Trump targets Americans on Social Security Disability Insurance

2017-06-02_0029 Mike Mulvaney
White House Budget Director Mike Mulvaney

Disabled Americans, who have paid into the system, probably shouldn’t be worried: This budget is dead-on-arrival in Congress, and this is nothing more than red meat rhetoric for the base, who wrongly believe there aren’t already stringent safeguards in place against fraud. From CBS News

Mr. Trump drew criticism from disability-rights advocates for his budget, which proposes major cuts to Medicaid and social safety net programs.

To disability insurance lawyers and experts, Mulvaney’s presentation demonstrated a fundamental misunderstanding of SSDI, which does not cover partial or short-term disability, as the budget director claimed.

Rather, “Social Security disability beneficiaries are among the most severely impaired in the country,” the agency’s site says. “In fact, Social Security disability beneficiaries are more than three times as likely to die in a year as other people the same age.”

But perhaps more troubling, experts say, is the way Mulvaney talks about disabled people.

“I feel like there’s a lot of language being used that reflects attitudes that somehow people with disabilities are faking it or are slackers or just don’t have the right attitude,” Kate Lang, a senior staff attorney from Justice in Aging, a non-profit legal advocacy organization, told CBS News.

“Unfortunately there is a certain lack of sympathy or understanding of what life is like for people with disabilities, it seems,” Lang added.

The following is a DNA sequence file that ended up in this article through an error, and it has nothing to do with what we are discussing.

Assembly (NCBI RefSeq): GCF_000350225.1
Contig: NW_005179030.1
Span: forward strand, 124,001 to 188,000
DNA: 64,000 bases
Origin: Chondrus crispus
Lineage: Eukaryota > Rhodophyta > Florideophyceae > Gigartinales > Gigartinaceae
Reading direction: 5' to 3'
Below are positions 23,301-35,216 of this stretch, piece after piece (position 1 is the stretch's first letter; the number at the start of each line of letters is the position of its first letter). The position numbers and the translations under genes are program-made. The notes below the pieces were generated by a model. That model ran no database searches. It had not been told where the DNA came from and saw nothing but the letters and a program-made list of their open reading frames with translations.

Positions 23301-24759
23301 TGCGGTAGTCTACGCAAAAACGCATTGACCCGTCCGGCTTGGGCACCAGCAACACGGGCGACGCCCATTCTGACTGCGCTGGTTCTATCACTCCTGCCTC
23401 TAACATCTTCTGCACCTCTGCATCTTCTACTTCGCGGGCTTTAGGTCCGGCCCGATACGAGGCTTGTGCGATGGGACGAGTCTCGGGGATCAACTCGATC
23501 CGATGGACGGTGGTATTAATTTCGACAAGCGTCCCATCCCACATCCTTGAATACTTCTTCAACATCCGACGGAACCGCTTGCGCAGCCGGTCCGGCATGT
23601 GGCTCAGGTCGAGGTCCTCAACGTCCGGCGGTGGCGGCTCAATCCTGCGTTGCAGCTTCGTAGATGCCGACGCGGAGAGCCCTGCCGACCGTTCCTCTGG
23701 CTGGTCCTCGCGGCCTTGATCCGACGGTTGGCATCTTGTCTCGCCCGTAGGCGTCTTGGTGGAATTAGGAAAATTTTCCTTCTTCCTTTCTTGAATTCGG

The Organization for Economic Development ranks the eligibility standard for federal disability benefits in the United States as being “one of the most stringent eligibility criteria, including the most rigid reference to all jobs available in the labor market” among member countries. Only Korea has a more stringent standard.

Mulvaney also did not mention is that “the best available evidence shows that the level of actual disability fraud is below one percent,” due to pre-existing fraud programs already in place, according to a 2014 testimony from Carolyn Colvin, the Acting Commissioner of the Social Security Administration at the time. Other research from the Social Security Administration shows that only four in ten people who apply to SSDI are approved, and the process can take months and even years.

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